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God's Profitable Tool

God's Holy Book

Aug 6, 2017

by: Jack Lash Series: God's Holy Book | Category: Scripture | Scripture: 2 Timothy 3:14–3:17
  1. Introduction
    A. The three most famous Scriptures about the Scriptures are Ps.119, 2Timothy 3:14-17 and Ps.19:7-11. We talked about one last week. One this week. One in a few weeks.
     B. Read 2Timothy 3:14-17 “But as for you, continue in what you have learned and have firmly believed, knowing from whom you learned it and how from childhood you have been acquainted with the sacred writings, which are able to make you wise for salvation through faith in Christ Jesus. All Scripture is breathed out by God and profitable for teaching, for reproof, for correction, and for training in righteousness, that the man of God may be competent, equipped for every good work.” 
     C. Apply this passage to this sermon
      1. The purpose of a sermon is to present and apply the Scripture to the people.
      2. So, if this sermon is faithful to Scripture, it will be profitable for teaching, for reproof, for correction, and for training in righteousness, that the person of God may be competent, equipped for every good work.
    II. I’d like to point out some things in v.16-17:
     A. Scripture: “All Scripture is breathed out by God.”
      1. = the writings
      2. This is the last epistle Paul wrote. He’s in prison awaiting a death sentence. He knows he’s about to die. He knows His apostolic ministry to the church is about to end. 
      3. And so what does he hold out to his young friend Timothy as his resource going forward? 
      4. Not the traditions, not the church, not the opinions of the people around, not the latest conclusions of science, but the Scriptures. 
     B. Second, THEOPNEUSTOS = God + breathe
      1. This is a hard word to translate into English. Traditionally, it has been translated INSPIRED.
      2. It is God’s word. It is from His mouth.
      3. This means we must treat it differently than we treat other things.
      4. If you don’t like a certain sermon you hear preached, you must ask first whether it is the teaching of the Bible you don’t like or whether it is the failure of the preacher to faithfully preach the word which is the problem. Don’t blame the messenger. Maybe your ruler is crooked. 
     C. Scripture is profitable for four things:
      1. Teaching
       a. The fact is, we don’t know what to think. 
       b. Everybody’s got opinions, everybody has convictions. But opinions and convictions are cheap. 
       c. What we need is truth. And in His word God teaches us what is true. 
      2. “for reproof”  It means rebuke.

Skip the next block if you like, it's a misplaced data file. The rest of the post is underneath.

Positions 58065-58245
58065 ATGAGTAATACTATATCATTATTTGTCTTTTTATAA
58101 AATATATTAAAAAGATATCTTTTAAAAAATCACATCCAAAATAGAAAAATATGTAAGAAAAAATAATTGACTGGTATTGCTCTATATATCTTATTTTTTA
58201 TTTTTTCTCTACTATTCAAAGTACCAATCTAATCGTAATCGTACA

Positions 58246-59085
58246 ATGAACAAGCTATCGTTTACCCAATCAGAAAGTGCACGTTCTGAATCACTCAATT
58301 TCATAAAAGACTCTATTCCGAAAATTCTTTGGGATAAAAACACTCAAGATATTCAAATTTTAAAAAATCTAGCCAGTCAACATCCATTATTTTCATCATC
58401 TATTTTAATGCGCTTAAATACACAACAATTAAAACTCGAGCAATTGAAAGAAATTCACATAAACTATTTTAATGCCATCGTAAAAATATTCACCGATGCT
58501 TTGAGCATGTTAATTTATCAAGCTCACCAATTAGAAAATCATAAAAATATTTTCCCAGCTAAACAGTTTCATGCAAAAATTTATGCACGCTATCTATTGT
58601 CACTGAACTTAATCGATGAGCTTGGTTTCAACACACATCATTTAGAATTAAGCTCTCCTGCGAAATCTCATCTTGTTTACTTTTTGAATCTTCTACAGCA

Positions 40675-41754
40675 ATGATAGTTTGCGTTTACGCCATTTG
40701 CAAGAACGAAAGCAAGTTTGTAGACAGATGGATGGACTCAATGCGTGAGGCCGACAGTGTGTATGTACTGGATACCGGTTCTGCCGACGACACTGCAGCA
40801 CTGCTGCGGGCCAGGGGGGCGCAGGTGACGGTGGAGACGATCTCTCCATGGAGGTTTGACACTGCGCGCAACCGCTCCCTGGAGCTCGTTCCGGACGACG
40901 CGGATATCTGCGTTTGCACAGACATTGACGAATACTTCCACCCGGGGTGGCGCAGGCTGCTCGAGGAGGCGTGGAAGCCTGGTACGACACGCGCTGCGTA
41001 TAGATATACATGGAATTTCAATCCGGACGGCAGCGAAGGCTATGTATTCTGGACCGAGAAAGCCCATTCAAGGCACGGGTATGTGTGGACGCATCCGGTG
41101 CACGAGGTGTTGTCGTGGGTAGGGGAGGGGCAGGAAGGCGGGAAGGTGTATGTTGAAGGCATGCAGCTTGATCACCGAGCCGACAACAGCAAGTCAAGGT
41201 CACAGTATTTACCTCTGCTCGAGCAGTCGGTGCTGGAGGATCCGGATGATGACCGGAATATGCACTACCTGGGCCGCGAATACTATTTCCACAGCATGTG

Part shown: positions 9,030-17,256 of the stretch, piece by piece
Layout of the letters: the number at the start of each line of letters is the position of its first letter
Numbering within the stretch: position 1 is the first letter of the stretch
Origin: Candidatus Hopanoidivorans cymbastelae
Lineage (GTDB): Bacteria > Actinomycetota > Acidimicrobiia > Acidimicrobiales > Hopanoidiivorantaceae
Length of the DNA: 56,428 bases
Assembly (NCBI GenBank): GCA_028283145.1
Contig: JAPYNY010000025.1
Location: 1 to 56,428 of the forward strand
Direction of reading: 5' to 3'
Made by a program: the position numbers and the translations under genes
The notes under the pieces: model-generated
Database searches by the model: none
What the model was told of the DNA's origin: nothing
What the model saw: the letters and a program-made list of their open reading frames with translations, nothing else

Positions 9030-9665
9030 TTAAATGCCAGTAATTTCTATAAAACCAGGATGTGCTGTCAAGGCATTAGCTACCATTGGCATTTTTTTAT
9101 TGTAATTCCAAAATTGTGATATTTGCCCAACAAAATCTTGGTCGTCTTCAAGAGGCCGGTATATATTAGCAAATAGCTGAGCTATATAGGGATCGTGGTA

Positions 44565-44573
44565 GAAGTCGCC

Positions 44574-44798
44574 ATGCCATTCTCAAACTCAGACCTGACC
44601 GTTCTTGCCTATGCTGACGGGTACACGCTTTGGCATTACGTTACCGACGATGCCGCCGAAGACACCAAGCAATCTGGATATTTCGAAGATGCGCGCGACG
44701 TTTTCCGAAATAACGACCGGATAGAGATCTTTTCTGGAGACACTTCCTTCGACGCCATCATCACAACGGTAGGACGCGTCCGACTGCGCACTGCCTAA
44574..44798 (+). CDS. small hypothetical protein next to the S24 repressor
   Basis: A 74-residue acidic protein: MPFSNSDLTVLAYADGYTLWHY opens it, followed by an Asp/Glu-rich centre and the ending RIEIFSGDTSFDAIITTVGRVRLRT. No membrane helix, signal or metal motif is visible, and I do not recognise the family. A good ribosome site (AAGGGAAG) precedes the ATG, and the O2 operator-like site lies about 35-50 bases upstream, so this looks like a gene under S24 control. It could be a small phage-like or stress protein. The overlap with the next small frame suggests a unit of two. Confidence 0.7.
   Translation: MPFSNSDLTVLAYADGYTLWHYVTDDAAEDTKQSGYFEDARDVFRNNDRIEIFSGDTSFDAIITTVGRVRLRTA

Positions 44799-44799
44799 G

a. Do you know that sometimes you need to be rebuked? We’re sinners, after all! 
      3. Scripture is useful “for correction”. 
       a. In contrast to reproof, which involves chastisement, correction involves showing a person the proper way to act or believe.  Once again, this can only be done on the basis of God’s word.
       b. The problem is, in English, we use the word “correct” in two different ways:
        (1) Rebuke or Make correct (like telling someone they spelled a word wrong) 
       c. A rebuke is needed perhaps when we’ve done what we know is wrong, or when we’ve acted out of selfishness or greed or disdain for another person or something like that. A correction is needed when we make a mistake, an unconscious sin, or an unintentional insensitivity.
       d. The Bible is our only standard for judging our behavior or our motivations. 
       e. The idea here is that Scripture adjusts us, corrects our direction or focus. 
      4. Scripture is useful “for training in righteousness.” 
       a. From the Greek word for child. It refers to the way a child is trained.
       b. Part of growing mature in Christ is being trained in righteous living.  We must train ourselves and we must train each other — to live righteous, obedient lives — on the basis of this book!!! 
       c. But the goal here is not obedience, but righteousness. We’re not talking about outward compliance, but righteousness which begins in the heart and is manifested in the life. 
     D. Two things which come about as a result of the Scripture’s use in teaching, reproof, correction and training in righteousness:
      1. “that the man of God may be complete.” 
       a. Man? Don’t let this trouble you. This is the generic word for man, ANTHROPOS, not the word for male. This applies to females  just as much as it does to males. 
       b. This means that we’re incomplete without the Scriptures.
       c. We need the Scriptures to become who we’re supposed to be. 
      2. “that the man of God may be...equipped for every good work.” 
       a. Elsewhere Paul tells us that the Lord has prepared good works for us to perform (Eph.2:10). 
       b. But here we see that we’re not equipped to do those good works without the Scriptures. 
        (1) The Bible instructs us in what to do and in how to do it. 
        (2) But it’s much more than that. The Scriptures reveal Christ to us and this knowledge is transforming, giving us the will and the power to do good works. 
     E. And so we must ask ourselves: Is the Bible rebuking me? correcting me? teaching me? training me?
      1. When I read the Bible do I experience these things? When I read my Bible, am I learning things about God and about myself and about the world I live in? 
      2. When’s the last time I read God’s world and recognized something wrong about my heart or life, and got very convicted?